Self-taught Chef Brings a Taste of Land and Sea to His York Restaurant
Self-taught chef Stephen Andrews is bringing a taste of the land and sea to his small, sustainably-focused neighbourhood restaurant, Fish & Forest. We catch up with Stephen to find out more about his York restaurant
So Stephen’s culinary journey began, and as his love for cooking developed, so did his skills and knowledge. ‘I’m self-taught, so I didn’t go to culinary school or train under Michelin-starred chefs – I taught myself the basics, and if I needed to learn something I was fortunate enough to be able to get the ingredients and have a bit of a go with trial and error,’ he explains.
After building his skills and developing his cooking style, in 2019 Stephen decided to take the leap and get other people’s opinions on his food, taking a food vendor spot in Spark and starting Fish & Forest. ‘I had been in [the industry] for a while and I wanted to open my own restaurant before I was 30 – it was always a goal I had in the back of my mind, so when I left my role as general manager I thought “what can I do now?” Fortunately, I have a wife who knows I’m capable of doing anything and she just said “if you’re going to do it, you’re going to do it now,”’ he explains.
Although Spark is dominated by street food vendors, the owners gave Stephen his own space to craft his food and see if locals took to his dishes. ‘I got a good following on Instagram and some great regulars who kept coming back,’ he says. Three months later Stephen was approached by the team at Gillygate Pub, offering him their underused front room to create a new base for Fish & Forest. ‘I was there for six months before I outgrew the space and found the property we’re in now,’ he says. Stephen and his team opened to the public in August 2020, but Covid restrictions and further lockdowns meant Fish & Forest had to temporarily close. ‘It wasn’t until May 2021 that we could open properly and without any dining restrictions in place.’
What keeps diners coming back is Stephen’s attitude towards his food, dishes and ingredients. Menus at Fish & Forest are created with inspiration taken from the sea, the forest and the Yorkshire countryside, and Stephen is able to create a small and regularly evolving à la carte menu which focuses on seasonal plates, allowing his ingredients to shine. ‘Originally I wanted to do just game and meat dishes, but my wife asked me what York was missing and that was a decent fish restaurant. I then started looking at day boats and a more sustainable supply source [for fish]. Game is also sustainable as a meat source because it’s all seasonal,’ Stephen explains.
Within the restaurant, Stephen uses fish which is wild, native or ethically farmed, as well as sustainably caught, whilst the game comes from local farms and estates which have less intense and smaller shoots to maintain a balance in population control. ‘I think sustainable ingredients are a lot fresher too, and they’re better tasting so that all ends up creating an all round better restaurant,’ he says.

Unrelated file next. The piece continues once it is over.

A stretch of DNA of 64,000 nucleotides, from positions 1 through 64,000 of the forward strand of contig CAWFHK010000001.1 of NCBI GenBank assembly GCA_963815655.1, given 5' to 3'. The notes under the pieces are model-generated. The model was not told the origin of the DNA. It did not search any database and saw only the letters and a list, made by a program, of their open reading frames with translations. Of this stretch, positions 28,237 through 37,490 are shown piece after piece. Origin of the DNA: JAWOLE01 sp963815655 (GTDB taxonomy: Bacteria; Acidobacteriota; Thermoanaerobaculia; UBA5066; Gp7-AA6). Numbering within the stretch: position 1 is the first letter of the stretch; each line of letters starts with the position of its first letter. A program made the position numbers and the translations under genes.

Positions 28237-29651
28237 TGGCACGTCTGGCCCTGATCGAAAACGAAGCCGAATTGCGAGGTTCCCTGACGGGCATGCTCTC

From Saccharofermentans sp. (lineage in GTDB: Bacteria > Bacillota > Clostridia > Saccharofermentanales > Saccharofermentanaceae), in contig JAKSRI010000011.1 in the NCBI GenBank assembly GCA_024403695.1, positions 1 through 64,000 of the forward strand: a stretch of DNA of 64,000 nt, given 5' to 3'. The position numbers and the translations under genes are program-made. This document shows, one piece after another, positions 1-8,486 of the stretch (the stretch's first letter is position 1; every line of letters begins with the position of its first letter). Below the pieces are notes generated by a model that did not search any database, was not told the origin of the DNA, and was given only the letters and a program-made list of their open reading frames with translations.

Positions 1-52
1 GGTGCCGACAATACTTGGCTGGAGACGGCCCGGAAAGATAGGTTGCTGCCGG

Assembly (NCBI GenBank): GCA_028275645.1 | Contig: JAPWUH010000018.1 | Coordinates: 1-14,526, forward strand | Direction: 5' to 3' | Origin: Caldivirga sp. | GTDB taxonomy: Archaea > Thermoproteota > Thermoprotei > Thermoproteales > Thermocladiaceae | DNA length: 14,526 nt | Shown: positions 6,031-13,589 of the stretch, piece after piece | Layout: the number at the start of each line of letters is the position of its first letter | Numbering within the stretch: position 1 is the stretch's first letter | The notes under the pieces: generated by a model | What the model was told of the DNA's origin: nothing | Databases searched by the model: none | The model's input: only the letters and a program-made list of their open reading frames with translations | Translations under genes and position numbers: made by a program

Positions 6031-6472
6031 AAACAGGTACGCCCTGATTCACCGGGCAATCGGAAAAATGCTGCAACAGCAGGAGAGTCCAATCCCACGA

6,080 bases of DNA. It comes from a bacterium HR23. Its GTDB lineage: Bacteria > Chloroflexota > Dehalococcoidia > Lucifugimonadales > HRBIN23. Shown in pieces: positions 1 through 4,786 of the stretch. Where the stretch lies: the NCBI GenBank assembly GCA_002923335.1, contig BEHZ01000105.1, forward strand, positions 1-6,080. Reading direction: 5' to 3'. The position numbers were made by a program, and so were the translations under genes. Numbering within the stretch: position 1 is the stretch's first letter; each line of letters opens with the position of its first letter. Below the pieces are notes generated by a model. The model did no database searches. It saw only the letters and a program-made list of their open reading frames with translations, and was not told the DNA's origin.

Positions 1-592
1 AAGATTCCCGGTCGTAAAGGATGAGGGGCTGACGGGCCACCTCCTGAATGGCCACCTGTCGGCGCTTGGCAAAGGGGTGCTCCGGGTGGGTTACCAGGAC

Committing to sustainability and seasonality means the menu at Fish & Forest is always evolving. However, when Stephen begins to create a new menu, it’s the vegetables which form the basis of his culinary process. ‘I’ll start all my menus with what’s in season for veg and I’ll try and keep the same for the garnish. From there, I choose the protein to go alongside, but it’s really all about the seasonality and what’s available to me at the time.’
Although Stephen readily admits that sustainability is an ongoing effort, and something he works hard at daily, within a year of opening Fish & Forest was recognised in the Michelin Guide for its commitment to sustainable gastronomy. ‘Obviously the goal for any chef or restaurateur in this style of food is to be recognised by Michelin. We’re a higher-end bistro who do really good, quality food in a sustainable way and I’d like to think we were aiming for it, but I didn’t think [recognition] would come that quickly,’ Stephen admits. His efforts and skills are clearly commendable, but he does say he often suffers from imposter syndrome. ‘Because I’ve not trained underneath anyone and because I’m self-taught, I’m always doubting myself – but I think it can be quite a good thing because it keeps me pushing to make sure that I’m doing better and staying on top of everything.’
Whilst Stephen may have doubts from time to time, it’s clear to those who sample his food (and from the awards he has already achieved) just how good he is at what he does. ‘We’re a neighbourhood bistro and I didn’t want fussy food, I want people to come away happy and full,’ he says. ‘For now I want to make sure my restaurant stays where it is and ensure it’s a fantastic place – that’s where my focus is.’
Are there any chefs you admire?
I really struggle with this question because I wouldn’t say I look up to or admire any particular chefs. I do however take inspiration from a few – Josh Niland in Sydney is doing amazing stuff and Tom Brown’s restaurant Cornerstone in Hackney is amazing. Anthony Bourdain too, although he has passed away now, his ethos to food and how it brought people together has always been an inspiration.
Favourite ingredient to use?
I really like celeriac which is a bit of a random one, and it’s an ugly vegetable, but when it’s in season it’s incredible and so versatile – you can have it on its own, you can manipulate it in different ways and it’s fantastic.
Best place to dine out locally?
I don’t get much time to dine out but if I’ve got the choice, in York, it’s probably Skosh because the food is incredible. But there are loads of little places and I actually go out more for brunch because I don’t have time on an evening, so I’d say Mannion & Co – that’s a pretty great place to go.